The company intends to work with as many partners as possible, because it thinks some channels are stronger in one country, but another channel is stronger in another country. Radrizzani thinks there is no need to limit working in an exclusive way, when you can partner with the best in every country.
Moreover, he says MP & Silva is finding a little bit of trouble to get good sources of information and data in the region. “We are analysing, but it’s not an easy territory to find data,” says Radrizzani.
He also did not rule out the possibility of selling separate match rights to different channels, but said it depended on the budgets of different partners on a local level.
Normally, the way media rights are distributed are platform neutral, which means fans can watch games live on TV, as well as watch recaps on-demand, via the Internet. Radrizzani indicated that MP & Silva will concentrate on traditional broadcasters, but will also be talking to digital companies to see what plans and platforms they have for distribution.
He says: “I would expect some interest from the digital side for IPTV and telecom companies, who have the means for potential investment, as well as a customer base where they can reach people anywhere, and they are already billing people on a monthly basis."
“Definitely one of our strategies would be to explore all the opportunities with major telecom providers. I see this picking up all over the world. It is happening in the UK, and in many countries in Asia, why can it not happen here? We have 26 countries and maybe one, with faster development, will make it happen,” continues Radrizzani.
Another interesting point that Radrizzani made was that the company paid less for the English Premier League rights than the last time. He says: “It was still a good price and definitely wasn’t cheap, but it was less than the last time.”
In the past, many broadcasters have not been able to make back the money they paid for the EPL rights; however, Radrizzani is confident that MP & Silva will make its money back.
He says: “It is important for our company to try to split the risk amongst different partners; if we can achieve that then I think we can make the money back, and we will be able to position the company as a good partner for many clients in the region for the future.”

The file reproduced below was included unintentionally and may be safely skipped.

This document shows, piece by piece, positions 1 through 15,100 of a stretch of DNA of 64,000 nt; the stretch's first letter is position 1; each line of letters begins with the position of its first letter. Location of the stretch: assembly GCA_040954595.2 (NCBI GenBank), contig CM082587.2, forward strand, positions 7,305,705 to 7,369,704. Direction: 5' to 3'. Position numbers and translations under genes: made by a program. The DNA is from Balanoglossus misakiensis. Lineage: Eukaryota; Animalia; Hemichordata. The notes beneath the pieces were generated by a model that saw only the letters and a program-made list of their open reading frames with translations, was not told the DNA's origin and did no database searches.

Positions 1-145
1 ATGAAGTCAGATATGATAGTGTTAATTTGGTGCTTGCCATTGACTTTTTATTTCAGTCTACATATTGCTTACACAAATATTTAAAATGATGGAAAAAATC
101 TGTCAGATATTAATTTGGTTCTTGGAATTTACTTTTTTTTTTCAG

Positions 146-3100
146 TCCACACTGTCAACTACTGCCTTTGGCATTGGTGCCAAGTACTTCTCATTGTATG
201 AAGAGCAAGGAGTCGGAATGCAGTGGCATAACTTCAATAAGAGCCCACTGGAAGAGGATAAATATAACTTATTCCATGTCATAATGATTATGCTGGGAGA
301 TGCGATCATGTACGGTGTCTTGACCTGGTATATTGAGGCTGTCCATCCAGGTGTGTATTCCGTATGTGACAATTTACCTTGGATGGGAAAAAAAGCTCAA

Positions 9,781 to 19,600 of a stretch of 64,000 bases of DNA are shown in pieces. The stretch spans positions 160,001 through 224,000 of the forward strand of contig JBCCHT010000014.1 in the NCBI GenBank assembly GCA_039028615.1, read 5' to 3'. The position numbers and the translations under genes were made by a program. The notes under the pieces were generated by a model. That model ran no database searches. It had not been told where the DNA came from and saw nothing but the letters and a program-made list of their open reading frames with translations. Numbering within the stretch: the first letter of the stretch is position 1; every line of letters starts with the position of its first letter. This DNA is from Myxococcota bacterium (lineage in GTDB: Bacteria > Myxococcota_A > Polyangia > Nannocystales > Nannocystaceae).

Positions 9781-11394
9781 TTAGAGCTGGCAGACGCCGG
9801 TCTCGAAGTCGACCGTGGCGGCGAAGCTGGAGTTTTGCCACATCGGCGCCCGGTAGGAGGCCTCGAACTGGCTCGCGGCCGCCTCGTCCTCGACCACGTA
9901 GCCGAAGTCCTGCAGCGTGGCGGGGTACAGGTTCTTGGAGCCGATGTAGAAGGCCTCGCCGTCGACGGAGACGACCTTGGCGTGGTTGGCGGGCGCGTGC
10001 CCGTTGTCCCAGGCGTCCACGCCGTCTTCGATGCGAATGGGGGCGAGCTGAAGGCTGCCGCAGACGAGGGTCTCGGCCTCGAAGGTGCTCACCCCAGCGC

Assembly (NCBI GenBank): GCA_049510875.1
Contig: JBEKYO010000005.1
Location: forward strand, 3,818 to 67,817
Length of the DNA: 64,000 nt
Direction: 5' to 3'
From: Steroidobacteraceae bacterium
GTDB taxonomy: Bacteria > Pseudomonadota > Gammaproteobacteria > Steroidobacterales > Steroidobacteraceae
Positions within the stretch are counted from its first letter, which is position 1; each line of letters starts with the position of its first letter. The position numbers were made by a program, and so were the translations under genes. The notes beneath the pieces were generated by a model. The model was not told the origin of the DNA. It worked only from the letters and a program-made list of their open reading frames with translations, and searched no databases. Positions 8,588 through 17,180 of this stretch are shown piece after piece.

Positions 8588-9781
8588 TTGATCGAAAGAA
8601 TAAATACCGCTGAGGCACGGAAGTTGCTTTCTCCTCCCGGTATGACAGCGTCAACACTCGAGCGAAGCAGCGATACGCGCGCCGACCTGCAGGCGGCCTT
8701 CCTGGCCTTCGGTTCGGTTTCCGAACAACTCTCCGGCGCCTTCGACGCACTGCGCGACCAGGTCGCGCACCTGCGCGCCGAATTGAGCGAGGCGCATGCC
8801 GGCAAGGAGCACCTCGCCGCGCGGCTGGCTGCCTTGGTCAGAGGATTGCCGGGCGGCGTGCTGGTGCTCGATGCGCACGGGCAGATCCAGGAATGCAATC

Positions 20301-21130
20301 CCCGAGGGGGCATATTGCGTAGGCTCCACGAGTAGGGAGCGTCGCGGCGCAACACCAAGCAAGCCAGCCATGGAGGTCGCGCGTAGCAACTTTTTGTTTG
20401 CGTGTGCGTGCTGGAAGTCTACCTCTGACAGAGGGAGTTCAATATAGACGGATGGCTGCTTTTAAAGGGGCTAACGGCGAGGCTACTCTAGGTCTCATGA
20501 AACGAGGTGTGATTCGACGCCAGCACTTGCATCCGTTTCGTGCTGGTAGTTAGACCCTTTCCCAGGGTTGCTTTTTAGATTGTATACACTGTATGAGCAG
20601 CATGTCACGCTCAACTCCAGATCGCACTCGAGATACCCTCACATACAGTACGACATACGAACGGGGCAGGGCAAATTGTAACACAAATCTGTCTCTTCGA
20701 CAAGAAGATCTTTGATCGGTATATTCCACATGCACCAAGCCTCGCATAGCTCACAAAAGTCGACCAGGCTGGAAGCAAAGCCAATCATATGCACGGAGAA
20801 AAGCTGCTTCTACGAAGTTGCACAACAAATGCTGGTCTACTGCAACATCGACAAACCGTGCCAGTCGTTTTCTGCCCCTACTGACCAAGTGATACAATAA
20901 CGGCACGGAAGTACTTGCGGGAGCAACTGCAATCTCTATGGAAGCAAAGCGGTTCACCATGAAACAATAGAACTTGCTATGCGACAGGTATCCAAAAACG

“It might not be our most profitable project, but it will be very strategic for the future of the company in the region. Also I think if we can do a good job with international leagues it is an example to the local leagues to work with them, and make it a little more professional the way local football is distributed. There is no doubt that the most interesting football is local,” continues Rarizzani.
The English Premier League is more of a subscription-based model than an advertisement-based model, and that has traditionally been the case. Radrizzani says it has been proven by different platforms that the Premier League and, most importantly football, are driving subscriptions, and driving ARPU and revenues for broadcasters.
“It is the content with broadcasters that is driving the people to pay for it. The more the entertainment and content is available anywhere and anytime, the more power there is for sport to be the only driver for pay-TV. Sport is the only thing that people want to watch live, and they remember to watch live. You have an appointment every week to sit on the sofa in front of your TV, or go with your friends to a restaurant and watch the game,” says Radrizzani.
He says that for anything else there are millions of options available now. “Movies and TV series can be watched on iTunes through a smartphone, when you are at the station or the airport, where you want, whenever you want, wherever you want. It’s not the same for football.”
Radrizzani believes the EPL is the biggest league in the world. He says: “It’s the best produced league in the world, with the best time slots to watch football, and it’s not only two teams like in other leagues.”
The Middle East was the last region in the world to get the rights for the Premier League, but Radzianni said this was more because the EPL put the rights to the territories in the region for sale later. He says bidding for the rights was very tough.
“I know that the other companies bid less than us, and we had a discussion with the Premier League to work together in this territory. There were four different platforms from the local market, in the tender, but we won the rights,” says Radrizzani.